Normally, a parse tree would be converted into an Abstract Syntax Tree (AST), which would be smaller, with less noise. But in this case, I decided to stick with the parse tree. Mostly because ANTLR generates handy visitors for its parse trees, and I wasn’t concerned with performance and memory usage.

The parse tree differs from an AST in that it contains unnecessary tokens such as braces, commas, semicolons etc. The tokens that specified the tree structure in the one-dimensional textual form, and that aren’t needed anymore now that the tree has been explicitly constructed.

Parse/syntax trees are great for text manipulation such as refactorings or pretty printing. But they don’t provide an explicit view of the control flow of the program. And the control flow graph is required for many kinds of optimizations and diagnostics.

Intermediate representation

An intermediate representation is an assembly-like language, a series of simple instructions, including branching instructions. It doesn’t have to be a full-blown virtual machine with registers, a complete memory model and exception mapping. Instead, it is a convenient presentation of a control flow graph. It is low level enough to be source language-agnostic, as many high level languages can be translated into a single intermediate representation.

Intermediate representations are used in managed environment such as Java VM (Java bytecode), .NET Framework (Intermediate Language, IL). And also in compilers, most notably in LLVM (the aptly named Intermediate Representation, IR) and GCC (GENERIC and GIMPLE).

The majority of compile-time optimizations are applied to the intermediate representation. Only a few instructions are sufficient to represent the input program.

  • Assign <num>. For x = <num> expressions.
  • Compare <num>. For conditions[<num>] expressions.
  • Branch <label>. Transfers control to a label, depending on the result of the previous Compare instruction. The input programs only have ifs to change the control-flow, but this instruction can be used for any other types of control flow operators, including loops.
  • Label <num>. The destination of a branch instruction. It doesn’t need to be a separate instruction, as it merely marks the next adjacent instruction. But it simplifies the intermediate representation.
  • Call <name>. For the System.out.println(x); statement.

The intermediate representation is built directly from the parsing tree. Here it is for the example program:

x = 1
Compare 0
Branch L0
x = 2
Compare 1
Branch L1
x = 3
x = 4
Compare 2
Branch L2
x = 5
Compare 3
Branch L3
x = 6
Call System.out.println(x)

The straightforward translation of the parsing tree left some consequent labels, but it doesn’t really matter. See the translation algorithm here.

Control flow graph

The program in its intermediate representation is actually a graph. But before we can build such a graph explicitly, as a data structure, we need to extract basic blocks from the intermediate representation.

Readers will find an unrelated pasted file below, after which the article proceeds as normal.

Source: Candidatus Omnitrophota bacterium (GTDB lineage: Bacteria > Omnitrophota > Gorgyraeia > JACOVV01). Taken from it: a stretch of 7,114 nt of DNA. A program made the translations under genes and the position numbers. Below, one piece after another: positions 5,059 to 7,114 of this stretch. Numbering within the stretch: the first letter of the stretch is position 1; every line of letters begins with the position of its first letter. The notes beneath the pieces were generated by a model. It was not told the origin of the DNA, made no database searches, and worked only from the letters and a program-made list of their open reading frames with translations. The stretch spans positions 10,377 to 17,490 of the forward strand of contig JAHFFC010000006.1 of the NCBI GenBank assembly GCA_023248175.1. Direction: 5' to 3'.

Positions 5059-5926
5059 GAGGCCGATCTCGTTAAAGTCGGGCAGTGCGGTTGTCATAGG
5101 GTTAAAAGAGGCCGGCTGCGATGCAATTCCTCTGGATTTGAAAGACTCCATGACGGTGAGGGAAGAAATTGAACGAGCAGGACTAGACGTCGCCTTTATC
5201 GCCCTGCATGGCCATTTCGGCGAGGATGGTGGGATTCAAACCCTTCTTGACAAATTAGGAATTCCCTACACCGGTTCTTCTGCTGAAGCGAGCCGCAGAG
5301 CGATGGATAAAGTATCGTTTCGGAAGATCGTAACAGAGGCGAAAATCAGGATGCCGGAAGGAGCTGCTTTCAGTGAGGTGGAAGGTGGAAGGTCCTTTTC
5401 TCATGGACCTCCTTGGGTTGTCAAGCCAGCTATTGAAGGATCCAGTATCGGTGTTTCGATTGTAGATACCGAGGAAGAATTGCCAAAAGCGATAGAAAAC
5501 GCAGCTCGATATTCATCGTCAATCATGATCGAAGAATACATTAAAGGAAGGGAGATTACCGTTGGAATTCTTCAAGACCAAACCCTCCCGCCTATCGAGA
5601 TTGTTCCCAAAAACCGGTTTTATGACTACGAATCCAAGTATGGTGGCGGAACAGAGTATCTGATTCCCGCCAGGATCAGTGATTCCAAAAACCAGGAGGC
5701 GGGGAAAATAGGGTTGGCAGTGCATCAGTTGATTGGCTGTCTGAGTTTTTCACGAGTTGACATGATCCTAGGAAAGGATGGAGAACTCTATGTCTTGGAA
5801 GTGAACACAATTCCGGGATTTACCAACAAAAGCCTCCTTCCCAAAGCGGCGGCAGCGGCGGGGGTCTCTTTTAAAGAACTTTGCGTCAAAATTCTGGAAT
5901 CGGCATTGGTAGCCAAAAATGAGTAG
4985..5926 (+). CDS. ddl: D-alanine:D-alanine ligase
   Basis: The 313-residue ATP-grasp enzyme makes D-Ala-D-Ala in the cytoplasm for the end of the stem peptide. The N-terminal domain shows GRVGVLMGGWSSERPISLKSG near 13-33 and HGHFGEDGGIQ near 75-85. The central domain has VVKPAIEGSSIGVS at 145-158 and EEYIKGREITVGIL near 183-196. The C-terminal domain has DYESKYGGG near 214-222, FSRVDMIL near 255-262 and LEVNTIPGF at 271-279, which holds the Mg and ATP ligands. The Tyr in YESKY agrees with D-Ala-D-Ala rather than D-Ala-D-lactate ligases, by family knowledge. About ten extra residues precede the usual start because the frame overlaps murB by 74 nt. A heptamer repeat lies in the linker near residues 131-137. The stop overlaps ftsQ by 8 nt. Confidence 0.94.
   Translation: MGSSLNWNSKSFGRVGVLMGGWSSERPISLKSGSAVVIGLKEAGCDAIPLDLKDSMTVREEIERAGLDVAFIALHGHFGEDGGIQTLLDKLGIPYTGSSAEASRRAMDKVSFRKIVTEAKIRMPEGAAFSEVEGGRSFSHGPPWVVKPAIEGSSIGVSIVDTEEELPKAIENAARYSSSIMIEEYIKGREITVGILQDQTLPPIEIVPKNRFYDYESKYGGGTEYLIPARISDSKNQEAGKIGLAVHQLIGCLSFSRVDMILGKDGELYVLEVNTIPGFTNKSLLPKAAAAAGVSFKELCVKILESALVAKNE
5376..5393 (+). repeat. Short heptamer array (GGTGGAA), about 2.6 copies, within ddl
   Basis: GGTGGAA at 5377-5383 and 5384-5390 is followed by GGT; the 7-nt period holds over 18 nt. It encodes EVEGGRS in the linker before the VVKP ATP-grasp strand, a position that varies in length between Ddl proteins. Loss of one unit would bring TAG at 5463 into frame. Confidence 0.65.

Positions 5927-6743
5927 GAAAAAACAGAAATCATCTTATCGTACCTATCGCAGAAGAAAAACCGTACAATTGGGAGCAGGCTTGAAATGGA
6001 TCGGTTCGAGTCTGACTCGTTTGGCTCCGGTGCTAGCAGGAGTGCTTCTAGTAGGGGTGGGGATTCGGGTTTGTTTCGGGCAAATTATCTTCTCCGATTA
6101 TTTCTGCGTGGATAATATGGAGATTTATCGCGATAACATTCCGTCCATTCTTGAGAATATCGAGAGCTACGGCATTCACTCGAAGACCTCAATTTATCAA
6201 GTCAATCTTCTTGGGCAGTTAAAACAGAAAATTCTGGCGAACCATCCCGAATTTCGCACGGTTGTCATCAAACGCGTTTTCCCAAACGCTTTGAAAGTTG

Basic blocks are series of instructions that are always executed consequently, without interruptions. In other words, a basic block may only contain a single Label instruction, that must be its first instruction. And also only a single Branch instruction (if any), that is always its last instruction.

Below is a complete control-flow graph for the example program. Each node is a basic block. Notice that not all blocks end with a branch, or start with a label. All the branches are conditional, meaning that based on the previous comparison a branch is either taken or ignored.

control flow graph

The numbers in brackets are the possible values of x at the end of the block from which the corresponding edge originates.

This control-flow graph is finally suitable for the analysis we wanted to implement all along.

The algorithm constructing this graph is based on finding lead instructions, which are either branches, or the targets of branches. Once all leads are discovered, the program can be split into basic blocks, where each basic block starts with a lead instruction. Here is the implementation.

Data Flow Analysis

Remember, that the reason we did all the above, is to calculate all the possible values of x at the end of the program, no matter what values the conditions array contains.

We are interested in what possible values of x are at the beginning and end of each basic block.

Note the two properties of each basic block:

  1. If a block assigns the x variable, then at the end of the block x equals the assigned value, irrespective of the possible x values at the beginning of the block.
  2. If a block doesn’t assign a value to x, then the list of possible values is inherited from all the immediate ancestors of the basic block.

So each basic block has an associated list of possible values of x at the end of that block. This type of analysis is called reaching definitions analysis. Meaning that we want to answer the question: which definitions can reach a particular point in the program?

As each basic block depends on its ancestors, this analysis lends itself to a recursive algorithm. Notice, however, that our input programs never contain loops, nor do they compute the values of x, and, thankfully, they don’t compute the conditional expressions. If they did any of this, the algorithm would become more complicated, as would the intermediate representation. But still the architecture outlined above would remain the same.

The resulting algorithm is very short and can be found here. It caches the results of recursive calls so that the same values don’t get recomputed over and over again.